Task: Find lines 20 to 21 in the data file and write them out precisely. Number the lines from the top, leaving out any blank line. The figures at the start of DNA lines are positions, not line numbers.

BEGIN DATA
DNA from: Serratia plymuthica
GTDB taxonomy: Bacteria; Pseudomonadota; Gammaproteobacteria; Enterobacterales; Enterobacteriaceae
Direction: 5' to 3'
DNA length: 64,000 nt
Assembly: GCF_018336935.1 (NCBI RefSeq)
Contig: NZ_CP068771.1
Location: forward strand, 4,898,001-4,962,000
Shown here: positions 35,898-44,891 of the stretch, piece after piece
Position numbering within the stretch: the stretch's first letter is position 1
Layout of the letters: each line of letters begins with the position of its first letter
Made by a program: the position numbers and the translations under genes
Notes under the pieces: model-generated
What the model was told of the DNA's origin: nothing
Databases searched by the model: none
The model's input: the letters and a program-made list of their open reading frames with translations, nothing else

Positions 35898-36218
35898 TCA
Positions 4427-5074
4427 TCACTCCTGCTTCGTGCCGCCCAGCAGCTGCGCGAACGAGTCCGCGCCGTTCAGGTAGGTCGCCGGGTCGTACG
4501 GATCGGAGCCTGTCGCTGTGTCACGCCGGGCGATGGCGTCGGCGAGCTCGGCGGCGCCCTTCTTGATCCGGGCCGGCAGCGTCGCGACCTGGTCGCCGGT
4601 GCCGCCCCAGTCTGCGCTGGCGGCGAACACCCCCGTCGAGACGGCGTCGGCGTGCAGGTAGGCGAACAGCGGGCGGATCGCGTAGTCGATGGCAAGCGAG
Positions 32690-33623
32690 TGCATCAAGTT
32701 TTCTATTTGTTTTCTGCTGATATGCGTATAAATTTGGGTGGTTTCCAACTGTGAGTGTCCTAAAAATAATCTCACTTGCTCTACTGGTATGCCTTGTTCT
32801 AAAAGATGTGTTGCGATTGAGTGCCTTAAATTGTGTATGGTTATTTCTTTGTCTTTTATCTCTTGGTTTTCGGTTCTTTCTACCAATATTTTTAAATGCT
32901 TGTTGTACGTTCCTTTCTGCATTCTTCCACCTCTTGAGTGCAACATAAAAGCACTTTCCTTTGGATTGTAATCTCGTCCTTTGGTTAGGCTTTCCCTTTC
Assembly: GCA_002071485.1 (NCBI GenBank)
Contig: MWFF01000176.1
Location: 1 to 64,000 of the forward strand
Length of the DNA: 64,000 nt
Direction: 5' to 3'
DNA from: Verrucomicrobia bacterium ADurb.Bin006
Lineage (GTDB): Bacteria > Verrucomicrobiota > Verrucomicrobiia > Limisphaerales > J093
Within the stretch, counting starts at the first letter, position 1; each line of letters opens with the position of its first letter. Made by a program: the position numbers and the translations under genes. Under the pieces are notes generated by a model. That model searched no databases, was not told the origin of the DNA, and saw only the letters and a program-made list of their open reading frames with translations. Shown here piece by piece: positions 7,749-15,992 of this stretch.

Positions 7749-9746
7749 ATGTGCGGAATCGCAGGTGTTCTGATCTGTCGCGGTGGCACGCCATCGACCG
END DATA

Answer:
4501 GATCGGAGCCTGTCGCTGTGTCACGCCGGGCGATGGCGTCGGCGAGCTCGGCGGCGCCCTTCTTGATCCGGGCCGGCAGCGTCGCGACCTGGTCGCCGGT
4601 GCCGCCCCAGTCTGCGCTGGCGGCGAACACCCCCGTCGAGACGGCGTCGGCGTGCAGGTAGGCGAACAGCGGGCGGATCGCGTAGTCGATGGCAAGCGAG